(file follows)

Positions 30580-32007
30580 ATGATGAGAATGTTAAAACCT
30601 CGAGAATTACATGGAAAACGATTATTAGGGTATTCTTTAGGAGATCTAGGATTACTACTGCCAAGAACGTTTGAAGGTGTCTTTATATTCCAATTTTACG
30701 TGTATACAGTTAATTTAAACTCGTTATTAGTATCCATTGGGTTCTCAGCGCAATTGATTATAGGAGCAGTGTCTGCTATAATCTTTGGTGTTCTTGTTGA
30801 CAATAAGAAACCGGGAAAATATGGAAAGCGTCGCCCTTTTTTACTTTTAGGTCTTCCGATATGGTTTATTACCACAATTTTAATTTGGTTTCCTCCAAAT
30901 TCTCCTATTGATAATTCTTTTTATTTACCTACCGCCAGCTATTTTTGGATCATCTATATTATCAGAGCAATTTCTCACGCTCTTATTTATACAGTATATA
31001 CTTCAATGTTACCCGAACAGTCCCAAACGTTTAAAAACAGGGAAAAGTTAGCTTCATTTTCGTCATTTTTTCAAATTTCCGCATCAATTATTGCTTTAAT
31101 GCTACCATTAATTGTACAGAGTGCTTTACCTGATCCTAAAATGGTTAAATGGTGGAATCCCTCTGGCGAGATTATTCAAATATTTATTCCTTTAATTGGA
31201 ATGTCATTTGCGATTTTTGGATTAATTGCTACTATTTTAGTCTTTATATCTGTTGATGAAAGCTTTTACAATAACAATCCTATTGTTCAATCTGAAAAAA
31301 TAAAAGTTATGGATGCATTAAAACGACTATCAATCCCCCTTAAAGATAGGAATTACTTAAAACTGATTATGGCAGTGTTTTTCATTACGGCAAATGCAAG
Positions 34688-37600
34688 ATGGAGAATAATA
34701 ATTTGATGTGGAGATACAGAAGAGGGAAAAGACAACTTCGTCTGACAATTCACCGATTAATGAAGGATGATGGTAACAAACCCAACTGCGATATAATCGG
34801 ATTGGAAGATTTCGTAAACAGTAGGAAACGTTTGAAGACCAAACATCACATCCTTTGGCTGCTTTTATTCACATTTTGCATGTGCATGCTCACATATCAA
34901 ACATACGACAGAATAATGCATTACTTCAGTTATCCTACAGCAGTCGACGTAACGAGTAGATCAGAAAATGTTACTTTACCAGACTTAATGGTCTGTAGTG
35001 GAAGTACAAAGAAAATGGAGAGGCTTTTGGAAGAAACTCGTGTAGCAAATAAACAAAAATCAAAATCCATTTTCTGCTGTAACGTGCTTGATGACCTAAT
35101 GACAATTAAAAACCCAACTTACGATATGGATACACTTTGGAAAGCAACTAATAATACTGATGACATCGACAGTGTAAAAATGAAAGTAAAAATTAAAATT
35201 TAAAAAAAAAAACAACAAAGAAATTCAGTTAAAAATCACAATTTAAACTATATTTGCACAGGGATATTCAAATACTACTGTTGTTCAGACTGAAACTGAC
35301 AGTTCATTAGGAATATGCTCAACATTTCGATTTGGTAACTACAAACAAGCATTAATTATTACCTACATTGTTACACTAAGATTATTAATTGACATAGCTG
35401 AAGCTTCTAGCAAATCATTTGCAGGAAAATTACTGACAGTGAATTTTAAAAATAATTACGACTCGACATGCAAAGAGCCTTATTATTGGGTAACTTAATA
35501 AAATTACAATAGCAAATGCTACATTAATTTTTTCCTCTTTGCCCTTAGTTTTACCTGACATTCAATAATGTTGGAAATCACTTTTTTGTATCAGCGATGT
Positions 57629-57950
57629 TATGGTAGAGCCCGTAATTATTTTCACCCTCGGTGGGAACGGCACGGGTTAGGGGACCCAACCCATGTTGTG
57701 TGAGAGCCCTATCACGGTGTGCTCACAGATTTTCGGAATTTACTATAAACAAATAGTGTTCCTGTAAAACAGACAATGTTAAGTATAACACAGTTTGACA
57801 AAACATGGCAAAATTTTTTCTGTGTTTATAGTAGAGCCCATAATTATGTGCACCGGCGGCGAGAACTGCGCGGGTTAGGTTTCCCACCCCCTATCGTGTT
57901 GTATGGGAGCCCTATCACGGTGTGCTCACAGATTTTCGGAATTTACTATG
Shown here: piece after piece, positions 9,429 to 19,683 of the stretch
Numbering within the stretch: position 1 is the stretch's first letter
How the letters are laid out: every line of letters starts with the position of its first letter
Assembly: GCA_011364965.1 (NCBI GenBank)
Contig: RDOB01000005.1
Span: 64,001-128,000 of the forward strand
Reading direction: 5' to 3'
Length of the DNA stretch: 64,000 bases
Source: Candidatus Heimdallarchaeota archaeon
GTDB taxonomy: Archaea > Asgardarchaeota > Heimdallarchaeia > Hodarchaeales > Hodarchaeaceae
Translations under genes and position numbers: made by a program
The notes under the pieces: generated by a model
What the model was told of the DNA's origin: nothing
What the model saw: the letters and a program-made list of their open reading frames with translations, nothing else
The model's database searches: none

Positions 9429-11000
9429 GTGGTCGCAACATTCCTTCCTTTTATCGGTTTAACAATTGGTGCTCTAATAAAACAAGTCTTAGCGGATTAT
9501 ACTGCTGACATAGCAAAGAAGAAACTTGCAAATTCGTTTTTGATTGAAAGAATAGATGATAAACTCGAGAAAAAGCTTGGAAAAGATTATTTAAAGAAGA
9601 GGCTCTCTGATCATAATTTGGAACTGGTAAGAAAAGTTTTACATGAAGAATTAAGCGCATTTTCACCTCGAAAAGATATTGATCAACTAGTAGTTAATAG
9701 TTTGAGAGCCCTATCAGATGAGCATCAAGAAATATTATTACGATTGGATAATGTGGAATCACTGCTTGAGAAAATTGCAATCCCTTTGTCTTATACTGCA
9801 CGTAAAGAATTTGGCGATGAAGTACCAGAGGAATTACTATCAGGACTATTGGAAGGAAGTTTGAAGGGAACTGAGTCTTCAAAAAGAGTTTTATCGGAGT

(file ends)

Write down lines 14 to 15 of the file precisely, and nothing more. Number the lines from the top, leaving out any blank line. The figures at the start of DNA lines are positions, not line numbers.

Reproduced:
34801 ATTGGAAGATTTCGTAAACAGTAGGAAACGTTTGAAGACCAAACATCACATCCTTTGGCTGCTTTTATTCACATTTTGCATGTGCATGCTCACATATCAA
34901 ACATACGACAGAATAATGCATTACTTCAGTTATCCTACAGCAGTCGACGTAACGAGTAGATCAGAAAATGTTACTTTACCAGACTTAATGGTCTGTAGTG